The Prediction of Noise and Installation Effects of High-subsonic Dual-stream Jets in Flight

Open Access
Saxena, Swati
Graduate Program:
Aerospace Engineering
Doctor of Philosophy
Document Type:
Date of Defense:
July 25, 2012
Committee Members:
  • Philip John Morris, Dissertation Advisor
  • Dennis K Mclaughlin, Committee Member
  • Kenneth Steven Brentner, Committee Member
  • Victor Ward Sparrow, Committee Member
  • aeroacoustics
  • subsonic jet noise
  • dual-stream jets
  • forward flight
  • installation effects
  • turbulence modeling
  • DES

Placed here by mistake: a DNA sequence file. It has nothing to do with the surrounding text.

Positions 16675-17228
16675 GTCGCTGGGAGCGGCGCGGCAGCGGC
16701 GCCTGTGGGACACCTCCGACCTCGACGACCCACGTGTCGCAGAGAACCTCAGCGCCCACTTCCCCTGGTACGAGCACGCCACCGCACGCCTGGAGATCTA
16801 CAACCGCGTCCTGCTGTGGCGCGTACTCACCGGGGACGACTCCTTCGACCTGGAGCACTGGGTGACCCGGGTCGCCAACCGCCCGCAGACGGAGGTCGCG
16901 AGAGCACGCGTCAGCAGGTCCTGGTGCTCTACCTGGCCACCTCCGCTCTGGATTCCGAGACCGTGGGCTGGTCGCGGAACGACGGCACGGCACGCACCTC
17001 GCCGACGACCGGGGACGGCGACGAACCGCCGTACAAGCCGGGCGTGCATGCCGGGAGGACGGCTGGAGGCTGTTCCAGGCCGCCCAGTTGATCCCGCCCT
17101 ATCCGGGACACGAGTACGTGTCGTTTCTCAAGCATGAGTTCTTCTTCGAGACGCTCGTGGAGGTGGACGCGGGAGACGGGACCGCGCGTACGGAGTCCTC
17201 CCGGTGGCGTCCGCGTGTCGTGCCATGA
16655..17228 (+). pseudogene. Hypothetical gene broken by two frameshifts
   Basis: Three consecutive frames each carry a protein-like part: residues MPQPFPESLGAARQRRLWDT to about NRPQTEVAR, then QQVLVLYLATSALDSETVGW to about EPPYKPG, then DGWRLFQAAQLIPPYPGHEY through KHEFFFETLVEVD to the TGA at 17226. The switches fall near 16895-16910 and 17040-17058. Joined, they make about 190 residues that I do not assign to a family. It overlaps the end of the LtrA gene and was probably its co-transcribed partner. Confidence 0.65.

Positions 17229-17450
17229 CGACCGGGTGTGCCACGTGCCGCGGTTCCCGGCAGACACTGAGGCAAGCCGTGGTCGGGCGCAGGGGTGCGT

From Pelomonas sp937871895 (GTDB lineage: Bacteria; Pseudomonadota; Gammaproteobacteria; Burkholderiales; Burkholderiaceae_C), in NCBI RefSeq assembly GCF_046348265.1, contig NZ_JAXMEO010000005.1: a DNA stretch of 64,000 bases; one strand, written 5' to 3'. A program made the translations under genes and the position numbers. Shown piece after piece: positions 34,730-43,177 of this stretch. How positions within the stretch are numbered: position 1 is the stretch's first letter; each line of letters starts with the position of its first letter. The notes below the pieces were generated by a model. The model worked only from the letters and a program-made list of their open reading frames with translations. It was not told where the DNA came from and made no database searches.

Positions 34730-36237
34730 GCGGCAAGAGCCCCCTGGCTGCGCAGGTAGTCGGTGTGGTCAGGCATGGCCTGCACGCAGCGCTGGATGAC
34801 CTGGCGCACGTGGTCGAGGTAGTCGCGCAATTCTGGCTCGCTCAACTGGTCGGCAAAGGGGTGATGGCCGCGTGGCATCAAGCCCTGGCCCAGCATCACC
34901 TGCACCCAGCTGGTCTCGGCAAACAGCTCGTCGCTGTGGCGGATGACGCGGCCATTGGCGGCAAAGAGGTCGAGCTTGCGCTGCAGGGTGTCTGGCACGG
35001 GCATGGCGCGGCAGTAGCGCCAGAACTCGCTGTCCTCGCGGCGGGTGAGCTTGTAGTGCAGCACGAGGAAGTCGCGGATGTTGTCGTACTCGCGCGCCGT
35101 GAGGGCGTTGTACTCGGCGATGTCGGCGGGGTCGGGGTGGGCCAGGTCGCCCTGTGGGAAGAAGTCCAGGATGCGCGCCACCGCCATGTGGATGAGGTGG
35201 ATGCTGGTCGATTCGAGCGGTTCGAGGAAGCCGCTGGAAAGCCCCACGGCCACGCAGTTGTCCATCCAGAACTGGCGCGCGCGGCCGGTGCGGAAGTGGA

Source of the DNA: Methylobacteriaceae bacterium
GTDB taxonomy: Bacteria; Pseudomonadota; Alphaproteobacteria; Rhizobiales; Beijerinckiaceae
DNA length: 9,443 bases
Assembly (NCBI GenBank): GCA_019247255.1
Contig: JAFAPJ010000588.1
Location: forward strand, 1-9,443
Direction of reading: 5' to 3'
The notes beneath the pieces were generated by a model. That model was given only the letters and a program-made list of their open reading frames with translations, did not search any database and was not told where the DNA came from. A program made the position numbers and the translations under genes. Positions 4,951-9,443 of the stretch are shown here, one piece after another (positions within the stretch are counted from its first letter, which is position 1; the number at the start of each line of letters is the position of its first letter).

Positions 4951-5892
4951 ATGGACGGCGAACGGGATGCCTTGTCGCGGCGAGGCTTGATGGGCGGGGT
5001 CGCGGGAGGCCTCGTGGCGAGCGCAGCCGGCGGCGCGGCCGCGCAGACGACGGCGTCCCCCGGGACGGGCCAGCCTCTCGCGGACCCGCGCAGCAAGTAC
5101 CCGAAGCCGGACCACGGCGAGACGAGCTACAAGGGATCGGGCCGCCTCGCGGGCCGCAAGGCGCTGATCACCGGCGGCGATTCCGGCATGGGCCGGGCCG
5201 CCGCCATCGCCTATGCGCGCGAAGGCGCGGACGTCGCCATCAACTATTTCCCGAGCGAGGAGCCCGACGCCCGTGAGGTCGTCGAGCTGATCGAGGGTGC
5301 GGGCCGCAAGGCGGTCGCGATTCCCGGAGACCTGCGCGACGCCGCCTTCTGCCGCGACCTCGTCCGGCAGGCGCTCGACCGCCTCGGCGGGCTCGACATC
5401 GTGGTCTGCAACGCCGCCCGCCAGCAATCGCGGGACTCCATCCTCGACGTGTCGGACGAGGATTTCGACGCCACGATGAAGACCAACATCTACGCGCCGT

Both military and civil aircraft in service generate high levels of noise. One of the major contributors to this noise generated from the aircraft is the jet engine exhaust. This makes the study of jet noise and methods to reduce jet noise an active research area with the aim of designing quieter military and commercial aircraft. The current stringent aircraft noise regulations imposed by the Federal Aviation Administration (FAA) and other international agencies, have further raised the need to perform accurate jet noise calculations for more reliable estimation of the jet noise sources. The main aim of the present research is to perform jet noise simulations of single and dual-stream jets with engineering accuracy and assess forward flight effects on the jet noise. Installation effects such as caused by the pylon are also studied using a simplified pylon nozzle configuration. Due to advances in computational power, it has become possible to perform turbulent flow simulations of high speed jets, which leads to more accurate noise predictions. In the present research, a hybrid unsteady RANS-LES parallel multi-block structured grid solver called EAGLEJet is written to perform the nozzle flow calculations. The far-field noise calculation is performed using solutions to the Ffowcs Williams and Hawkings equation. The present calculations use meshes with 5 to 11 million grid points and require about three weeks of computing time with about 100 processors. A baseline single stream convergent nozzle and a dual-stream coaxial convergent nozzle are used for the flow and noise analysis. Calculations for the convergent nozzle are performed at a high subsonic jet Mach number of Mj = 0.9, which is similar to the operating conditions for commercial aircraft engines. A parallel flow gives the flight effect, which is simulated with a co-flow Mach number, Mcf varying from 0.0 to 0.28. The grid resolution effects, statistical properties of the turbulence and the heated jet effects (TTR = 2.7) are studied and related to the noise characteristics of the jet. Both flow and noise predictions show good agreement with PIV and microphone measurements. The potential core lengths and nozzle wall boundary characteristics are studied to understand the differences between the numerical potential core lengths as compared to experiments. The flight velocity exponent, m is calculated from the noise reduction in overall sound pressure levels (OASPL, dB) and relative velocity (Vj - Vcf) at all jet inlet (angular) angles. The variation of the exponent, m at lower (50 deg. to 90 deg.) and higher aft inlet angles (120 deg. to 150 deg.) is studied and compared with available measurements. Previous studies have shown a different variation of the exponent with inlet angles while the current numerical data match well with recent experiments conducted on the same nozzle geometry. Today, turbofans are the most efficient engines in service used in almost all major commercial aircraft. Turbofans have a dual-stream exhaust nozzle with primary and secondary flow whose flow and noise characteristics are different from that of single stream jets. A Boeing-designed coaxial nozzle, with area ratio of As/Ap = 3.0, is used to study dual-stream jet noise in the present research. In this configuration, the primary nozzle extends beyond the secondary nozzle, which is representative of large turbofan engines in commercial service. The flow calculations are performed at high subsonic Mach numbers in the primary and secondary nozzles (Mpj = 0.85, Msj = 0.95) with heated core flow, TTRp = 2.26 and unheated fan flow, TTRs = 1.0. The co-flow of Mcf = 0.2 is used. The subscripts p, s and amb represent the primary (core) nozzle, the secondary (fan) nozzle, and the ambient flow conditions, respectively. The statistical properties in the primary and secondary shear layers are studied and compared with those of the single stream jets. It has been found that the eddy convection velocity is lower in dual-stream jets as compared to the single stream jet operating at a similar jet exit Mach number. The phase velocity is higher in the secondary shear layer as compared to primary shear layer. The noise measurements agree well with the predicted data and noise reduction is observed in the presence of co-flow. The variation of the flight velocity exponent is calculated as a function of nozzle inlet angle. The value of the exponent at higher inlet angles is lower as compared to the single stream jets. This suggests that the noise levels are less affected in the peak noise direction in the presence of co-flow in dual-stream jets as compared to single stream jets. Two reference velocities: primary jet exit velocity Vpj and mixed velocity Vmix are considered which result in different absolute values of the exponents. Scaling of the jet spectra is performed at different inlet angles and good collapse has been obtained between the spectra. The installation effects on jet noise are studied using a simplified pylon structure with a dual-stream nozzle. In the presence of a pylon, the azimuthal symmetry of the nozzle is lost and thus the flow characteristics are different as compared to the baseline nozzle. This will result in different noise characteristics of the installed jet.